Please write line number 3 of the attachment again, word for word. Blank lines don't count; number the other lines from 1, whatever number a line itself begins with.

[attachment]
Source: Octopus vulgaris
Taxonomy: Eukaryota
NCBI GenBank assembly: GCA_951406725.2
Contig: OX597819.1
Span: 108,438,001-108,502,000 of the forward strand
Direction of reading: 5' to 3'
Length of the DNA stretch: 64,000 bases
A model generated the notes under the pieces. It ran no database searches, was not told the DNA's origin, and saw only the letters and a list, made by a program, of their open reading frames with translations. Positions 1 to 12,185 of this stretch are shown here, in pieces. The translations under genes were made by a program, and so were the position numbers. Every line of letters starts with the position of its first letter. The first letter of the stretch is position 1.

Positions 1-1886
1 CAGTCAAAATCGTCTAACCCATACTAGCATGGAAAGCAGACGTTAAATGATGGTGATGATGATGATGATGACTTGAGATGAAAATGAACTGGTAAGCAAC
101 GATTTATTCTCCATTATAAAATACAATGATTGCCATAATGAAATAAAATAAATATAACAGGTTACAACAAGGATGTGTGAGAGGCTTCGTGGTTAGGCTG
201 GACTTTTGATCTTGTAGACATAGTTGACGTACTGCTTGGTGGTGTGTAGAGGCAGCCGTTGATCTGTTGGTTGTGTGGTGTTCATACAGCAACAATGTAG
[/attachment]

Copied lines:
NCBI GenBank assembly: GCA_951406725.2